You asked

How do I help my teenager with ADHD or ADD follow rules and avoid behaviour problems?

It’s important to realise that your child will require additional supervision and more of your time than other children to learn how to practice responsible behaviour.
Break up desired behaviour into sections and let your child learn the consequences of his actions. For instance, if your teenager wants to stay out until ten o’clock, begin by letting him stay out until nine o’clock. If that goes well then allow him to stay out until ten o’clock. If, however it doesn’t go well move the curfew back to nine until he can responsibly stay out later.
Keep a controlled eye on your teenager’s behaviour outside the home, such as what friends he is with, what he is doing and when he will be home. Set clear rules for what behaviour you expect, what is and what is not permissible.
Expect to encounter problems, develop behaviour contracts for situations that may be potentially difficult, such as homework or being home on time. You and your child should be fully aware of what will happen if these rules aren’t kept. Punishments should be fair and consistent, with your child knowing in advance what will happen.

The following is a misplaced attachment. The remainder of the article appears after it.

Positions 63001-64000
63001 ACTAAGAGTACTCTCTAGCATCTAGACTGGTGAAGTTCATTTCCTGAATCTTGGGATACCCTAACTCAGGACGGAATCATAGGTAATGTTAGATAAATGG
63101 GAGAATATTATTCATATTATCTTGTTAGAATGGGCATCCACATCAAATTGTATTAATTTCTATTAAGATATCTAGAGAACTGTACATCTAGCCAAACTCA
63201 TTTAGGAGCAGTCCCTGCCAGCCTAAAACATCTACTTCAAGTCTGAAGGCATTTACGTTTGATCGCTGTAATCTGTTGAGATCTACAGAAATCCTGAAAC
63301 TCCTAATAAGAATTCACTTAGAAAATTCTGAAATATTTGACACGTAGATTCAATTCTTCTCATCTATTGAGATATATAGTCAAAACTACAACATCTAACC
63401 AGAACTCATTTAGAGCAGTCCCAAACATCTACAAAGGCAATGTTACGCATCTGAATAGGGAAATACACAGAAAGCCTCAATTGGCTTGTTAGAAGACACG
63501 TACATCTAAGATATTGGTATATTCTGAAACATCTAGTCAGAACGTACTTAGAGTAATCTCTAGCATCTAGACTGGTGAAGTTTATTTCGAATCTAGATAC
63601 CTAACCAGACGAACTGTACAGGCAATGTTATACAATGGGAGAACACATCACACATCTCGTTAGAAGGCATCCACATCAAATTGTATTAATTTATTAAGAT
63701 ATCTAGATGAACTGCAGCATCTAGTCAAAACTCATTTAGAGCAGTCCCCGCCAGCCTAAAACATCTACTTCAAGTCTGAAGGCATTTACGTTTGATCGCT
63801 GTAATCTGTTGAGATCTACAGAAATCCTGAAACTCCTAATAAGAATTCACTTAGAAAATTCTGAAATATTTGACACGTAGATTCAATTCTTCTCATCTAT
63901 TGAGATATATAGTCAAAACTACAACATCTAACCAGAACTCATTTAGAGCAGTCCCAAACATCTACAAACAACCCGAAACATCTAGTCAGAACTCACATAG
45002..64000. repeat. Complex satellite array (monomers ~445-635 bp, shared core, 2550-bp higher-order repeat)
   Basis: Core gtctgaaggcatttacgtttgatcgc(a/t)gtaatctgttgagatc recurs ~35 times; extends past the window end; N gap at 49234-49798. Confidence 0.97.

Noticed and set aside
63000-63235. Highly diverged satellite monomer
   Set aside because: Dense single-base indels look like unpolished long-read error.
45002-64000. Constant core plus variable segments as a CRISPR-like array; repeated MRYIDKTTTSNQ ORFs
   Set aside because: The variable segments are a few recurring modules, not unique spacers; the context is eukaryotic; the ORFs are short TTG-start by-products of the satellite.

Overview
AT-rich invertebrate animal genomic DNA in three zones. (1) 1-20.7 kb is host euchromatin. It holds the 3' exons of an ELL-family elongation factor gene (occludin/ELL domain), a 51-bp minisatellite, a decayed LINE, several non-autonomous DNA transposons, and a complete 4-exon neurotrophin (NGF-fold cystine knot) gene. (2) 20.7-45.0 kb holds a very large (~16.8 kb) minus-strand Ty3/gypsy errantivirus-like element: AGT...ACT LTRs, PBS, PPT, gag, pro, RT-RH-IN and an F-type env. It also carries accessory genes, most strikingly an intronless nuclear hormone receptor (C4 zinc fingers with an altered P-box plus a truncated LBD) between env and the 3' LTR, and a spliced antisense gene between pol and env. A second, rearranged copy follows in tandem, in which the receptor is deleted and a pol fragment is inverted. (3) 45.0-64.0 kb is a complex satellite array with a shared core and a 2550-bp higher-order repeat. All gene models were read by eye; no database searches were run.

There should be certain rules which are negotiable and others that are not negotiable. You may find that your teenager is more compliant with rules that they have helped create. In order to help your child develop independence, gradually give them more of a say in decision making once they have proven themselves.

More questions

Your child will have an Individual education plan that outlines exactly what services your child will receive.
Any child who received special education resources or support in primary school will almost certainly be eligible for the same support in secondary schools.
If your child has been receiving extra help in primary school it is important to look for a secondary school that will suit his needs
There are significant differences between children who are slow learners and children who have a learning difficulty?
There are lots of things you can do to help your dyslexic child develop their reading skills.
It's perfectly normal for parents of children with ADHD to worry about their child's future. 
Teenager's with ADHD will require additional support and supervision from parents to avoid behaviour problems.
There is no single, easy way to treat ADHD. Treatment is made up of a mixture of medication, parent training, counselling and a special education environment.
ADHD is generally diagnosed when a number of the symptoms outlined before the age of seven and for a period of more than 6 months. 
There are many different behaviours which are characteristic of ADHD: